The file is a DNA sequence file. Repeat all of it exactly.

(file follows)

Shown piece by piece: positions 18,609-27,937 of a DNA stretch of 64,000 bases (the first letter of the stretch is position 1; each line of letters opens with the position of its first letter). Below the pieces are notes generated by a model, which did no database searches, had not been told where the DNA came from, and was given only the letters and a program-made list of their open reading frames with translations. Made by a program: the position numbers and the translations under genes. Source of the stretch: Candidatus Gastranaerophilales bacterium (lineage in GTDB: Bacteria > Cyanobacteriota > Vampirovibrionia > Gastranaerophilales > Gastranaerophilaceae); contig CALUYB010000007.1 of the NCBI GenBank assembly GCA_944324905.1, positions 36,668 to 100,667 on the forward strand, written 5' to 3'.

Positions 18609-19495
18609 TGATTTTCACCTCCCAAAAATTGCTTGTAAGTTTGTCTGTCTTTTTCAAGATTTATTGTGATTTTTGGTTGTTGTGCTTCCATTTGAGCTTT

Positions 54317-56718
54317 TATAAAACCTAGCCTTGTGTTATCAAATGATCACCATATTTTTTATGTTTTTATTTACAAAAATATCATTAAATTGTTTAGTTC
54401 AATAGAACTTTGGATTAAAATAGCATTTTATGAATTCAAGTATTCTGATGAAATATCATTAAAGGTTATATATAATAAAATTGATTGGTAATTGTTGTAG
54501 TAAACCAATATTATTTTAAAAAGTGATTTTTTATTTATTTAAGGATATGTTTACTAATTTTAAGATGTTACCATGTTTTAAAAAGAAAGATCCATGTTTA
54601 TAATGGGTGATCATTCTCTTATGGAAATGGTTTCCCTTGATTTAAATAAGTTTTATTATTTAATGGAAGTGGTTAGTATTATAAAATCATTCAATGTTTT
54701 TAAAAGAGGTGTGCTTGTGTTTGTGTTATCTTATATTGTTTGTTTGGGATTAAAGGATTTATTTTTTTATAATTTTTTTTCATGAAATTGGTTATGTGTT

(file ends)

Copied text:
Shown piece by piece: positions 18,609-27,937 of a DNA stretch of 64,000 bases (the first letter of the stretch is position 1; each line of letters opens with the position of its first letter). Below the pieces are notes generated by a model, which did no database searches, had not been told where the DNA came from, and was given only the letters and a program-made list of their open reading frames with translations. Made by a program: the position numbers and the translations under genes. Source of the stretch: Candidatus Gastranaerophilales bacterium (lineage in GTDB: Bacteria > Cyanobacteriota > Vampirovibrionia > Gastranaerophilales > Gastranaerophilaceae); contig CALUYB010000007.1 of the NCBI GenBank assembly GCA_944324905.1, positions 36,668 to 100,667 on the forward strand, written 5' to 3'.

Positions 18609-19495
18609 TGATTTTCACCTCCCAAAAATTGCTTGTAAGTTTGTCTGTCTTTTTCAAGATTTATTGTGATTTTTGGTTGTTGTGCTTCCATTTGAGCTTT

Positions 54317-56718
54317 TATAAAACCTAGCCTTGTGTTATCAAATGATCACCATATTTTTTATGTTTTTATTTACAAAAATATCATTAAATTGTTTAGTTC
54401 AATAGAACTTTGGATTAAAATAGCATTTTATGAATTCAAGTATTCTGATGAAATATCATTAAAGGTTATATATAATAAAATTGATTGGTAATTGTTGTAG
54501 TAAACCAATATTATTTTAAAAAGTGATTTTTTATTTATTTAAGGATATGTTTACTAATTTTAAGATGTTACCATGTTTTAAAAAGAAAGATCCATGTTTA
54601 TAATGGGTGATCATTCTCTTATGGAAATGGTTTCCCTTGATTTAAATAAGTTTTATTATTTAATGGAAGTGGTTAGTATTATAAAATCATTCAATGTTTT
54701 TAAAAGAGGTGTGCTTGTGTTTGTGTTATCTTATATTGTTTGTTTGGGATTAAAGGATTTATTTTTTTATAATTTTTTTTCATGAAATTGGTTATGTGTT